Categorical Perception of p-Values

V. N.Vimal Rao, Jeffrey K. Bye, Sashank Varma

Research output: Contribution to journalArticlepeer-review

Abstract

Traditional statistics instruction emphasizes a.05 significance level for hypothesis tests. Here, we investigate the consequences of this training for researchers’ mental representations of probabilities — whether.05 becomes a boundary, that is, a discontinuity of the mental number line, and alters their reasoning about p-values. Graduate students with statistical training (n = 25) viewed pairs of p-values and judged whether they were “similar” or “different.” After controlling for several covariates, participants were more likely and faster to judge p-values as “different” when they crossed the.05 boundary (e.g.,.046 vs.052) compared to when they did not (e.g.,.026 vs.032). This result suggests a categorical perception-like effect for the processing of p-values. It may be a consequence of traditional statistical instruction creating a psychologically real divide between so-called statistical “significance” and “nonsignificance.” Such a distortion is undesirable given modern approaches to statistical reasoning that de-emphasize dichotomizing the p-value continuum.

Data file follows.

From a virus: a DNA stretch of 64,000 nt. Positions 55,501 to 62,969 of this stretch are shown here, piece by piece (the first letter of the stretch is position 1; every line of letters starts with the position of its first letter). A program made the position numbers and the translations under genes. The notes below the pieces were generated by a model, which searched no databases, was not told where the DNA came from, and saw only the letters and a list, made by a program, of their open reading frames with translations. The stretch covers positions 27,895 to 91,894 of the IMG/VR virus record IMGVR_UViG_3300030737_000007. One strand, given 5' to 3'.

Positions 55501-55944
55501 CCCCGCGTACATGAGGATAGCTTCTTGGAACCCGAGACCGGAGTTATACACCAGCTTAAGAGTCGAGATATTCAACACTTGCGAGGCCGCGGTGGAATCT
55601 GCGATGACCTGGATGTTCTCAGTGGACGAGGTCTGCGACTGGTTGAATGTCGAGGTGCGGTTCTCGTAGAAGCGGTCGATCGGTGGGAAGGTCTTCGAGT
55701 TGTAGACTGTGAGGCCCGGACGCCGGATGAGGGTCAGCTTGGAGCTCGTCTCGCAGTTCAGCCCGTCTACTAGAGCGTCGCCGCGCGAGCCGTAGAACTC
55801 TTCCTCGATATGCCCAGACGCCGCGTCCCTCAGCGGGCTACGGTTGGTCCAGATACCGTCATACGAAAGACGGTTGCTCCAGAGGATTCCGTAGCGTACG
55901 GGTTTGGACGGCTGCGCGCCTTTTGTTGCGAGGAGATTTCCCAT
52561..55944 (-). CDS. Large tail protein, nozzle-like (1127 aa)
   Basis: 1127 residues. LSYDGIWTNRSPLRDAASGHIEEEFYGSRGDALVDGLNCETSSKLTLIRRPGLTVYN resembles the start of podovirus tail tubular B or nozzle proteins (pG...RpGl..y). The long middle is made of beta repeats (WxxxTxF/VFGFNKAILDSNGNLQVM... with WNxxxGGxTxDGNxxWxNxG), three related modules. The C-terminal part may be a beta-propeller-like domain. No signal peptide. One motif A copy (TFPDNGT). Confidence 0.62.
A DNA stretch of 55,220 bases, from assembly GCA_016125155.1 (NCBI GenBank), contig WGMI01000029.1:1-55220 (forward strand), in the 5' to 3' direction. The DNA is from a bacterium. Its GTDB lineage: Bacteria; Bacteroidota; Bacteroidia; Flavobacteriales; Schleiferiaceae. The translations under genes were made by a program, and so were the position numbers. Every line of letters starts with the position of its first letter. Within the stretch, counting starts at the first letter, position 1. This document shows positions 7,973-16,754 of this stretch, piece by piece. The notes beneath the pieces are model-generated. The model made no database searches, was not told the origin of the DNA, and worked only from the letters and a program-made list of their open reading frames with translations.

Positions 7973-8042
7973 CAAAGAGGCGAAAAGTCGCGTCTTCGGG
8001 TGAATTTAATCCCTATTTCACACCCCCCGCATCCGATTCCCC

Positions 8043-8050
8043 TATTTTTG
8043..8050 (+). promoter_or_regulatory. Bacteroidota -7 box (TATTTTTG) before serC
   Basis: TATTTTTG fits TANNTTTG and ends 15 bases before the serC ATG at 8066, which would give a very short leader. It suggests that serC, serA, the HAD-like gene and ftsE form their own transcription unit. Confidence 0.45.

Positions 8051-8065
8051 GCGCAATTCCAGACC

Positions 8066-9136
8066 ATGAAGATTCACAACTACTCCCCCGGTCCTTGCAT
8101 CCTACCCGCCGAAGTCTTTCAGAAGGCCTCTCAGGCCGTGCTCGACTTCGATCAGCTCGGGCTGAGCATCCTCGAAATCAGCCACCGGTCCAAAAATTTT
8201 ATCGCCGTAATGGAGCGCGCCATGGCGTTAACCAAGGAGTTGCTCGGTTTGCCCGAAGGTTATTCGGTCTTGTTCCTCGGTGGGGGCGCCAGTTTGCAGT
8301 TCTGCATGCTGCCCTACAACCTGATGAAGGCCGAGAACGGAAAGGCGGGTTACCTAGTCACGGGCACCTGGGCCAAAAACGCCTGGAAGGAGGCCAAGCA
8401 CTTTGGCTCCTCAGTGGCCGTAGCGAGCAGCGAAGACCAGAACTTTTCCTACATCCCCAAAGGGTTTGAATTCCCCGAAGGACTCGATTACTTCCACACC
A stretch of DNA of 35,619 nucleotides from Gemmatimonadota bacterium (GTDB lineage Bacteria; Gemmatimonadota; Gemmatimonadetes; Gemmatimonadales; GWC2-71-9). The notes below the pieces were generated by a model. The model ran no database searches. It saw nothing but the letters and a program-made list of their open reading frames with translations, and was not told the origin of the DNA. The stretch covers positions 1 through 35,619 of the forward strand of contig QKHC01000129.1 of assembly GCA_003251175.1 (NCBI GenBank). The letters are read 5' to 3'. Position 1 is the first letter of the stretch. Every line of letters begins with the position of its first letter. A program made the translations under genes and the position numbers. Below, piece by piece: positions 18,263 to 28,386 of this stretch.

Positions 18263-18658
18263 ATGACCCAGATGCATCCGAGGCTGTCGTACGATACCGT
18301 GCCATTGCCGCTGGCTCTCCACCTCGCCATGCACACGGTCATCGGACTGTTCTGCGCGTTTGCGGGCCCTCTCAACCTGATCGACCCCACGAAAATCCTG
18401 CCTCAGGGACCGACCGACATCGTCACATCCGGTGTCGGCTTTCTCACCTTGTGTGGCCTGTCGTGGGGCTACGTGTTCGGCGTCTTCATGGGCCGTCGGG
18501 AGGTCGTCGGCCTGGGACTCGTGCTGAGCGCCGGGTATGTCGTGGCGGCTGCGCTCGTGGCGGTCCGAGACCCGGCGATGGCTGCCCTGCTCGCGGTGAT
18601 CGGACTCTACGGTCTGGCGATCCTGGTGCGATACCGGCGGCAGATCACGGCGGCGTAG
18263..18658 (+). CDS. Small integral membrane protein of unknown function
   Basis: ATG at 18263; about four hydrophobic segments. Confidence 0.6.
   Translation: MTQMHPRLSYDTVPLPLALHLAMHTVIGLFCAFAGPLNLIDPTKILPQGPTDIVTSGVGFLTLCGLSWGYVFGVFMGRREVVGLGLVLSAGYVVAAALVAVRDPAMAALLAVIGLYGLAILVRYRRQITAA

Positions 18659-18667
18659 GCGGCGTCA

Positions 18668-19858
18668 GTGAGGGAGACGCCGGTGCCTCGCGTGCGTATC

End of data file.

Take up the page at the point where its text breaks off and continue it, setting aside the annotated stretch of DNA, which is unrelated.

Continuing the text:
Original languageEnglish (US)
Pages (from-to)414-425
Number of pages12
JournalTopics in Cognitive Science
Volume14
Issue number2
DOIs
StatePublished - Apr 2022

Bibliographical note

Publisher Copyright:
© 2021 Cognitive Science Society LLC.

Keywords

  • Categorical perception
  • Probabilistic reasoning
  • Rational number processing
  • Statistical significance
  • Statistics education

PubMed: MeSH publication types

  • Journal Article

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